Another Example of How Regulatory Reform Eliminates Unnecessary Costs for Americans
04:12 PM EST
To win the future, we need a regulatory system that will promote economic growth, competitiveness, and job creation while also protecting our environment and the health and safety of the American people. On January 18, 2011, President Obama signed an important Executive Order designed to achieve that goal. Among other things, the Executive Order directs agenciesto consider comments from the public, to choose the least burdensome approaches, to ensure that the benefits of regulation justify the costs, and within 120 days, to produce plans for review of significant regulations that are now on the books.
In the short period since it was signed, agencies across the federal government have taken fresh steps to improve regulations, reducing costs, incorporating input from stakeholders and the public, and updating rules that impose unintended or excessive burdens on the American people.
Today, the Environmental Protection Agency (EPA) took the most recent of these smart steps toward eliminating unnecessary costs on the American public and American businesses. In direct response to feedback from stakeholders in the agriculture community, EPA concluded that an unintended result of the current Oil Spill Prevention, Control, and Countermeasure (SPCC) program – which is designed to prevent oil spill damage to inland waters and shorelines – has been to place unjustifiable burdens on dairy farmers and producers. As a result, today EPA announced that it has updated this important rule to exempt milk and milk product containers. This sensible decision will save the milk and dairy industries as much as $140 million per year.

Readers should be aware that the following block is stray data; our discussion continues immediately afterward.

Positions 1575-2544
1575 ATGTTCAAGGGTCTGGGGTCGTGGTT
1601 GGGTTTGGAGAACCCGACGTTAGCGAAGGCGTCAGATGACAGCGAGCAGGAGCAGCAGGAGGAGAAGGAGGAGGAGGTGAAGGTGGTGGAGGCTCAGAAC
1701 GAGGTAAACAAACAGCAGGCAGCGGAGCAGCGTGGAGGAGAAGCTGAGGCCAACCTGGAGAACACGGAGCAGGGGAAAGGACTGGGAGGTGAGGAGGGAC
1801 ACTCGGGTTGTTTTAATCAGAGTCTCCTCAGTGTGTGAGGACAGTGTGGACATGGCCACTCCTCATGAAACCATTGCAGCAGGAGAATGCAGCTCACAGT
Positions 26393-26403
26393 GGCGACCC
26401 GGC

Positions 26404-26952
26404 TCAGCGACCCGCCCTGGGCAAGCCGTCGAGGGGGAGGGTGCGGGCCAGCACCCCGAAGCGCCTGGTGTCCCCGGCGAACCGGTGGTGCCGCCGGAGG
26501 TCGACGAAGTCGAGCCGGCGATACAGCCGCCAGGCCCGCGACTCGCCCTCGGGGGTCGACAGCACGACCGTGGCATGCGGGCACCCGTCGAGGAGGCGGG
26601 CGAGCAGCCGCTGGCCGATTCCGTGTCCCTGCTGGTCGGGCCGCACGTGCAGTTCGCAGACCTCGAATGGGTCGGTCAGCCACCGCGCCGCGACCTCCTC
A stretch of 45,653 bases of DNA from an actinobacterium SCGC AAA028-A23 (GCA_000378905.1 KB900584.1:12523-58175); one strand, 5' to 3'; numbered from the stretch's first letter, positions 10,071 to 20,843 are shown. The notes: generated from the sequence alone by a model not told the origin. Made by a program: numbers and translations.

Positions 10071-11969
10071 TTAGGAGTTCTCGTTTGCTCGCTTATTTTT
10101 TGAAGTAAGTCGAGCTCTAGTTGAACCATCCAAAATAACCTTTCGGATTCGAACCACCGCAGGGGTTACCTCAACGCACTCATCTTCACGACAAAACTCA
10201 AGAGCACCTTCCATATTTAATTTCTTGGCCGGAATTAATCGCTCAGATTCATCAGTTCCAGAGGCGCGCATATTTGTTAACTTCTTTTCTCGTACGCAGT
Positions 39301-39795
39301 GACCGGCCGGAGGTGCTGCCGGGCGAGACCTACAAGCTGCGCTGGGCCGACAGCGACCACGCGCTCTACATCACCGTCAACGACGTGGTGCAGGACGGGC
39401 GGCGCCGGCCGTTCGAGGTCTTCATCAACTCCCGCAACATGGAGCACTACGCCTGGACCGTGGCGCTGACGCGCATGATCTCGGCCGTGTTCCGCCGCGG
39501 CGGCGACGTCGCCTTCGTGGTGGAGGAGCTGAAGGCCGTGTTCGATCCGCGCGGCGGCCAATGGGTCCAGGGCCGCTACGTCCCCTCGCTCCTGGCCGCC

To ensure that this rule didn’t harm the agriculture community while the mandatory regulatory process proceeded, EPA had previously delayed SPCC compliance requirements for milk and milk product containers.
Today’s rule reflects the Administration’s commitment to streamlining unjustified regulations and to common-sense, responsive, cost-sensitive, and transparent rulemaking.
This is just one step among many. In the recent past, other agencies – including the Department of Transportation, the Department of Energy, the Department of Labor, and the Department of Health and Human Services – have also taken major steps to reconsider, streamline, or eliminate proposed or final rules and requirements that seem unduly burdensome or that deserve fresh thinking. And on May 18, agencies will be submitting preliminary plans, reflecting their efforts to revise, simplify, or repeal their existing rules.
Stay tuned. Much more is on the way.